As a new-comer to Clay County, I’m discovering lots of things—like where to get the best tenderloin sandwiches and fried chicken, and where should I go to get the best cup of coffee?
One surprising discovery I’ve made is that I have roots in Clay County I knew nothing about. I had heard about my grandparents hopping a train to Brazil for a weekday wedding in the Court House. But when I moved here, I was inspired to find out more about that wedding and got a copy of their wedding license, complete with signatures and even their address! I learned that my grandmother’s coal-company father had moved his family to towns like Perth and Alum Cave and Coalmont. All in Clay County and just a short drive from my new home.
I have uncovered some previously hidden (at least to me) genealogical roots. Right here in Clay County. Who knew?
Hebrews 12:15 talks about roots, too. “Watch out that no poisonous root of bitterness grows up to trouble you, corrupting many,” (New Living Testament).
Bitterness is an ugly root that chokes out peace and holiness. I’ve seen people living with bitterness they have forgotten how to laugh or even smile. Bitterness unchecked is as deadly as incurable cancer. Bitterness is rooted in our pride, and sometimes a bitter spirit can take such root in our lives we cannot forgive, nor can we accept grace.
We’ve all experienced this root of bitterness. We’ve been hurt and betrayed by those we love. We’ve been treated unfairly, judged harshly, and condemned unjustly. We want justice and when it doesn’t come, we become even more bitter. Our pride has been crushed, and we have become angry and unforgiving. The root of bitterness is making us miserable.
So, how do we destroy this root of bitterness? There is no easy way, for we must dig at the cause of the root and learn to forgive. We must see bitterness as Jesus sees it: a poisonous root planted by the enemy.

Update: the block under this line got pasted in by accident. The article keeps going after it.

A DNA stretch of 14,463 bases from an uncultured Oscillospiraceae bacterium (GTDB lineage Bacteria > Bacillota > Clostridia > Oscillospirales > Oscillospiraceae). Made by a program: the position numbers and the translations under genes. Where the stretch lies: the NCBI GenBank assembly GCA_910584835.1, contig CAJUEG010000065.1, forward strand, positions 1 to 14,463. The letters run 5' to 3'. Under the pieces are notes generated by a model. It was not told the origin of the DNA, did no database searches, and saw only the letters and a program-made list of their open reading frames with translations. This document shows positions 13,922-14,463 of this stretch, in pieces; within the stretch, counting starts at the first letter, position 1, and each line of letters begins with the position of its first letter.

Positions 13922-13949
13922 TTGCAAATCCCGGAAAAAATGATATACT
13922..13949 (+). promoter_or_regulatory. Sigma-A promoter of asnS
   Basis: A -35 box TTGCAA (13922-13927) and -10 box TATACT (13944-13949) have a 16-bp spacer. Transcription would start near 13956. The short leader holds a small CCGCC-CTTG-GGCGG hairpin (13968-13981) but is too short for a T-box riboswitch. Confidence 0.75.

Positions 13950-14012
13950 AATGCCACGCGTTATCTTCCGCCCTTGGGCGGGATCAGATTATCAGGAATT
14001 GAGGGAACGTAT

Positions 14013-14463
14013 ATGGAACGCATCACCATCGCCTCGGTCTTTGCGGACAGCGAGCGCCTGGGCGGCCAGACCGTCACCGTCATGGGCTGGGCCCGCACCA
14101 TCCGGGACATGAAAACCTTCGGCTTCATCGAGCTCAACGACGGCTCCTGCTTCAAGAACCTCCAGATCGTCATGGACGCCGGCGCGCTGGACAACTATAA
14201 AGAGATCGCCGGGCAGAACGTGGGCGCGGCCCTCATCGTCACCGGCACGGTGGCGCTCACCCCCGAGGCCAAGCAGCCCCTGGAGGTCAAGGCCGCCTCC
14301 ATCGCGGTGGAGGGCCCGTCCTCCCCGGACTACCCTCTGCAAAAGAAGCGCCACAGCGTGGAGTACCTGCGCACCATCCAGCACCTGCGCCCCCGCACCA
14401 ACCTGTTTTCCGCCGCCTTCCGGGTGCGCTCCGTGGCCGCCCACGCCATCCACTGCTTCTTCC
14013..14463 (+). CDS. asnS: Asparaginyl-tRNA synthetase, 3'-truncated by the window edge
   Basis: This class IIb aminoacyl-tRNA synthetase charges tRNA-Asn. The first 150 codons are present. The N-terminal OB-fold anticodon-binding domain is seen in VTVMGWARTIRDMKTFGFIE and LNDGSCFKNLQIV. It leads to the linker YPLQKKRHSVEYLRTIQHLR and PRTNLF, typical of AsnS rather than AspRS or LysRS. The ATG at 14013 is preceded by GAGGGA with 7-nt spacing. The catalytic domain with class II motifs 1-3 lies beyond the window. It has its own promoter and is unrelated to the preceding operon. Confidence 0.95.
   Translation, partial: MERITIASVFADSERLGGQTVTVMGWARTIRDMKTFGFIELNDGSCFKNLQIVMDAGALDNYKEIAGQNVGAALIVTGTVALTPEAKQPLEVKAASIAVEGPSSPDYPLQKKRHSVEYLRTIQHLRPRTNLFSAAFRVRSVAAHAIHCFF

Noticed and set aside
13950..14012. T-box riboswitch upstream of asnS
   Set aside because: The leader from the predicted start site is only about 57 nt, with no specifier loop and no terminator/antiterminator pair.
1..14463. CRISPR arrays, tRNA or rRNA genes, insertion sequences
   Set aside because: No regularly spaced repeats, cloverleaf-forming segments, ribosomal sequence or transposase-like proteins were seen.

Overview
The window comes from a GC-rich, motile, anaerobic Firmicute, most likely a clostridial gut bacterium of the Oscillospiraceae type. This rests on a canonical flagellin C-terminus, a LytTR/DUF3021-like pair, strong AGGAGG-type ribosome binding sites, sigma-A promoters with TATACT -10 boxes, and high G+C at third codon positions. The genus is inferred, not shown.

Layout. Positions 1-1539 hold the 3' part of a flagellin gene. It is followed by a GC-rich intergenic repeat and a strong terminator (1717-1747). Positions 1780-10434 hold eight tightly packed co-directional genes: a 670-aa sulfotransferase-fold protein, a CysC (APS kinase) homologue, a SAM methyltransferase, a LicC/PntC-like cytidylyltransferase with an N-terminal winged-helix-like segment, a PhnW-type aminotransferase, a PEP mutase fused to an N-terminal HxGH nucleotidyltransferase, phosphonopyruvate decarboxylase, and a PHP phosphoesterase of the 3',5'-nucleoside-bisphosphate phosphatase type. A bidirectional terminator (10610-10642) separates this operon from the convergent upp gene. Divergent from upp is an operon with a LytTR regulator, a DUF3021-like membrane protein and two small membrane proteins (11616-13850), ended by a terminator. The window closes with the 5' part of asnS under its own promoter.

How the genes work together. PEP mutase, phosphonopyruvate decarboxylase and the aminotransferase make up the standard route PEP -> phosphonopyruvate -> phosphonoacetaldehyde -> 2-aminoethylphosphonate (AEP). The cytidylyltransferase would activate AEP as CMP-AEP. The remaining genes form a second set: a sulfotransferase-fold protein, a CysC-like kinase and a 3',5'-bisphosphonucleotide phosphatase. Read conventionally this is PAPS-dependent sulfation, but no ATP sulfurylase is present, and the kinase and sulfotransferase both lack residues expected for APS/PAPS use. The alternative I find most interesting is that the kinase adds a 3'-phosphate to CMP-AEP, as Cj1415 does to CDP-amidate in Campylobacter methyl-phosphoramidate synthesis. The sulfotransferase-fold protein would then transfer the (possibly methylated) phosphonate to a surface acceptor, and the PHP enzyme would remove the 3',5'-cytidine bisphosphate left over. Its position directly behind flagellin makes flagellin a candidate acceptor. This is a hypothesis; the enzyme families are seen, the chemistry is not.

And just in case you think these are mere words, let me tell you that I was once full of bitterness, anger, and unforgiveness. Through hard work, lots of prayer, and the courage granted by Christ, I developed some “Spiritual Strength Root Killer” on that root of bitterness. Sometime, maybe over a cup (or two or ten) of coffee, I’ll tell you about it! Or maybe you can wait till my book about it comes out!!
About those Clay County roots, I’ve made an effort to seek them out. I’ve driven to places my grandparents used to call home and nourished the roots they established in those places.
As for that root of bitterness, I’ve made an effort to seek it out, too. Not to nourish it, but to destroy it. I used that “Spiritual Strength Root Killer” I was telling you about. I recognized that my particular root of bitterness was planted in my heart by none other than the devil himself. Now, when bitterness sends a creeper vine to my heart, I point my finger at the devil and shout (literally—with thanks to David Crowder), “Listen up, you devil. I am a child of God, and I will no longer tolerate your bitterness. So, take your bad self away from me because Jesus and I agree that you’ve got to go. Now! Did you hear me? Run, devil! RUN!!”
And that’s the best root killer ever! Amen?